Betraying no trust in an independent judiciary, President Donald Trump is using a federal appeals court in San Francisco as a punching bag for his frustrations about not getting his way on border security. He's spreading misinformation in the process and appearing to misunderstand how appeals work.
Trump drew an unusual rebuke from the nation's chief justice, John Roberts, earlier in the week after the president assailed the judge who rejected his migrant asylum policy as an "Obama judge." Roberts rejected the insinuation that judges are beholden to the presidents who nominate them.
On Thursday, Trump was still venting on Twitter.
"Justice Roberts can say what he wants, but the 9th Circuit is a complete & total disaster. It is out of control, has a horrible reputation, is overturned more than any Circuit in the Country, 79%, & is used to get an almost guaranteed result."
Trump is wrong in suggesting that rulings by the 9th U.S. Circuit Court of Appeals are reversed by the Supreme Court more frequently than those of any other federal appeals court. And his description in an earlier tweet of the "shocking" number of overturned cases in the 9th Circuit belies the nature of the appeals system.
When the Supreme Court hears a case, it is more likely to overturn it than not. It does so about two-thirds of the time.
In the last term, the Supreme Court overturned 100 percent of the decisions of the 1st Circuit in Boston, the 3rd Circuit in Philadelphia and the 6th Circuit in Cincinnati. For the 9th Circuit, 86 percent were overturned.
Over the past five years, the Supreme Court overturned a greater percentage of rulings from the 3rd Circuit (92.3 percent), the 6th Circuit (85.1 percent) and the Atlanta-based 11th Circuit (81.8 percent) than from the 9th (77.4 percent), according to The Associated Press' analysis of statistics from the legal website Scotusblog.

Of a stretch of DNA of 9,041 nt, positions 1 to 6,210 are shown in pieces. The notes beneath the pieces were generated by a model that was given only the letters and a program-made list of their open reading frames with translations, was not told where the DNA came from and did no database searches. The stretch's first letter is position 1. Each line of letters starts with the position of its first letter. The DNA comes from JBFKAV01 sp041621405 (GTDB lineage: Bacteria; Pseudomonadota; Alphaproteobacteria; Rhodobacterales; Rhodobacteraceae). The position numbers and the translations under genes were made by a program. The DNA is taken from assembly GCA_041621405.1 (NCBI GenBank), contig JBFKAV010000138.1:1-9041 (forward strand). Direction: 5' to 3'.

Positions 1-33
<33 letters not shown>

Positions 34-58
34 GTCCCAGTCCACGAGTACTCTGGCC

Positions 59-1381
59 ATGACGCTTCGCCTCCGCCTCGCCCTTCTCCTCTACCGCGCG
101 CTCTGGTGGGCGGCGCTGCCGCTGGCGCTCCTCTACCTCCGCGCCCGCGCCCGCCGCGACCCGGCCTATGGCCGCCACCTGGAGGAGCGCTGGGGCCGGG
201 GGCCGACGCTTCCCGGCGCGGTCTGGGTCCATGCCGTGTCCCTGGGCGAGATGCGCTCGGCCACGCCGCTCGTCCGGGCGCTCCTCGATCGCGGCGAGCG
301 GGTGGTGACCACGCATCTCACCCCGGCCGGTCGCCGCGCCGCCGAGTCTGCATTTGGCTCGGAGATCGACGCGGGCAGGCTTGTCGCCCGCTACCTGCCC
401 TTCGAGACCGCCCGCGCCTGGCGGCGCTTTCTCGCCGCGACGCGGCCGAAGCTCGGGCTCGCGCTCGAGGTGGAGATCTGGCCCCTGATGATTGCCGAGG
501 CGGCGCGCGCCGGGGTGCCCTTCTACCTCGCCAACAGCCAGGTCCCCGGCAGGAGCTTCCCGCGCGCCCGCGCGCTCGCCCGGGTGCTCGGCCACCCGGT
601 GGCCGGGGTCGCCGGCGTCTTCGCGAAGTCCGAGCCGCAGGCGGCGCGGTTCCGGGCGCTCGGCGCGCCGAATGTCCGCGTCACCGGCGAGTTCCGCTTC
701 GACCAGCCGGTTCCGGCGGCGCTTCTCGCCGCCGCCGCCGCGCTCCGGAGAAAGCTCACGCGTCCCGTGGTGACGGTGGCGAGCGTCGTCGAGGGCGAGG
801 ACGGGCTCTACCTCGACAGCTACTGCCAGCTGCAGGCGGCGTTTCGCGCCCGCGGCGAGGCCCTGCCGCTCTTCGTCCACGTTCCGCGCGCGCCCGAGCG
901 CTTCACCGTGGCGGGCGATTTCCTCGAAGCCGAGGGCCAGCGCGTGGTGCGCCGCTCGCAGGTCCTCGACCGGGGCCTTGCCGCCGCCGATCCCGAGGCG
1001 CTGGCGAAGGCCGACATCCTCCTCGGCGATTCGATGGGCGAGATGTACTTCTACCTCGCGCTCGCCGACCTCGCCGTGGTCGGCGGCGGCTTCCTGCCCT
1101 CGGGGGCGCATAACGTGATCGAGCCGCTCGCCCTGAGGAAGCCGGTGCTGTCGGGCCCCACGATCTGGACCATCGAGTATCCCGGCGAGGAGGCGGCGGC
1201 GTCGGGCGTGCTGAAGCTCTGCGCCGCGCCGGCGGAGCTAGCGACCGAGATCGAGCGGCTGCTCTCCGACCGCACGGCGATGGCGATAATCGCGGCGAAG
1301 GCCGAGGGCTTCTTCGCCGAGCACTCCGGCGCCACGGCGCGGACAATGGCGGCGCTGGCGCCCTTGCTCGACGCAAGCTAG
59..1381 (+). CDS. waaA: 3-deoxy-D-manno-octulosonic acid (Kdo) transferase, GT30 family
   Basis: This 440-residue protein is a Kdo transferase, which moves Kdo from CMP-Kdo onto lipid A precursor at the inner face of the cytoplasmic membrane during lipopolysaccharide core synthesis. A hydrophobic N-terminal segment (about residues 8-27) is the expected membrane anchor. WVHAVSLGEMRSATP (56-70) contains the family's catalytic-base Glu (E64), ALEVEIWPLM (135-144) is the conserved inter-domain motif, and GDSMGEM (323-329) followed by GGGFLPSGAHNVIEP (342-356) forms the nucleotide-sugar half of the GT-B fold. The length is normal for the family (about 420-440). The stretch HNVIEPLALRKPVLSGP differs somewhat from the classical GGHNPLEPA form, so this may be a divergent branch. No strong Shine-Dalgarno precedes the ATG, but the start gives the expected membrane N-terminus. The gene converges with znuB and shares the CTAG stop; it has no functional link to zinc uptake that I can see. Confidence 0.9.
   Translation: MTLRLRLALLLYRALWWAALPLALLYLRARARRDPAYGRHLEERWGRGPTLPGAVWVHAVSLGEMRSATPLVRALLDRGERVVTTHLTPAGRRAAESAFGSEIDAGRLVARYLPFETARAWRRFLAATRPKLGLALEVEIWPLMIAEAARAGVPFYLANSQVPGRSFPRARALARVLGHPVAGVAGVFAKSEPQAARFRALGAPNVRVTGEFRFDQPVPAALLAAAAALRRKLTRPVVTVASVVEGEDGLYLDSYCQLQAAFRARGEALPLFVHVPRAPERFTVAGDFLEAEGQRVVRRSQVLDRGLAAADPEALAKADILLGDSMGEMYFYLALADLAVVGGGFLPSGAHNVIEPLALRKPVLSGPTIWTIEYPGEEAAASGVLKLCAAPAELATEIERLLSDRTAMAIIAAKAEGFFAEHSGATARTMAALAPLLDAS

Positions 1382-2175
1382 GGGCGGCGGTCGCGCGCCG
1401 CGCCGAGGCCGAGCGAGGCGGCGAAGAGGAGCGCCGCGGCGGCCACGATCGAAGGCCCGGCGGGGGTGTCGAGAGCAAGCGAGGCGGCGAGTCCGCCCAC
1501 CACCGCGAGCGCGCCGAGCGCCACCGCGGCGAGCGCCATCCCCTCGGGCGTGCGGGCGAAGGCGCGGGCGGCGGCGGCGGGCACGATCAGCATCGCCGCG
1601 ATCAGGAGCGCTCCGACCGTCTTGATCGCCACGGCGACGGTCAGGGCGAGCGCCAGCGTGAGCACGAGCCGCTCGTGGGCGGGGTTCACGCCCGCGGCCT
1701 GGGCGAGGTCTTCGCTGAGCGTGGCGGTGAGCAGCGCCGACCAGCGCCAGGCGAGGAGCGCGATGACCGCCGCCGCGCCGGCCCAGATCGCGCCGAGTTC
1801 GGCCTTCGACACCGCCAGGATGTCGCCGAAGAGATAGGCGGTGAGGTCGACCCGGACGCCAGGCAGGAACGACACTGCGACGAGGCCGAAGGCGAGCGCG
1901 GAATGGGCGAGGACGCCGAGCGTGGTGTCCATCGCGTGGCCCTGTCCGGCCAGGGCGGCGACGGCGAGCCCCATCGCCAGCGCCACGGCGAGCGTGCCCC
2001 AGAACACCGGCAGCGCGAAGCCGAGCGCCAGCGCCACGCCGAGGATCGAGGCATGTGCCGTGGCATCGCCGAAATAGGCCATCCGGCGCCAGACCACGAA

The 9th is by far the largest of the 13 federal courts of appeals, covering Alaska, Arizona, California, Hawaii, Idaho, Montana, Nevada, Oregon and Washington. That means that in raw numbers, more cases are heard and reversed from the 9th year in and year out. But that does not make it the most frequently overturned.
On Monday, U.S. District Judge Jon Tigar, who'd been nominated by Democratic President Barack Obama, temporarily barred the Trump administration from refusing asylum to immigrants who cross the southern border illegally. Any appeal is likely to go to the 9th Circuit.
"It would be great if the 9th Circuit was indeed an "independent judiciary," but if it is why ... are so are so many opposing view (on Border and Safety) cases filed there, and why are a vast number of those cases overturned. Please study the numbers, they are shocking." Trump tweeted Wednesday.
It's not unusual for those challenging a president's policies to sue in courts they consider likely to back their claims, and it's true that the 9th Circuit is a liberal-leaning court. Conservative groups tended to bring challenges to Obama-era policies in Texas, part of the conservative-leaning 5th U.S. Circuit Court of Appeals in New Orleans.
But "judge shopping," as Trump put it when railing against court decisions on immigration last year, is not that straightforward.
At the time, Trump was upset about a federal district judge who blocked his order to penalize cities that don't cooperate with U.S. immigration officials. It was the third time in two months that a federal judge had knocked down a Trump order dealing with immigration.
But the two local governments that sued to block Trump's order, San Francisco and Santa Clara County, are in California and therefore routinely file in the court in their neighborhood. And they don't get to choose a judge; that's assigned through a system that resembles a lottery.
The 9th Circuit has 16 judges appointed by Democratic presidents, seven by Republicans and six vacancies. Trump has nominated candidates for five of the openings.
He is likely to tilt the ideological balance of that court, as well as others.
But he can't count on them being "Trump judges."
It was Roberts, a nominee of Republican George W. Bush, who was the decisive Supreme Court vote preserving Obama's health care overhaul.
And it was U.S. District Judge Timothy Kelly who granted a temporary restraining order restoring access to the White House for CNN reporter Jim Acosta after the White House had pulled his credential. Kelly was put on the bench by Trump.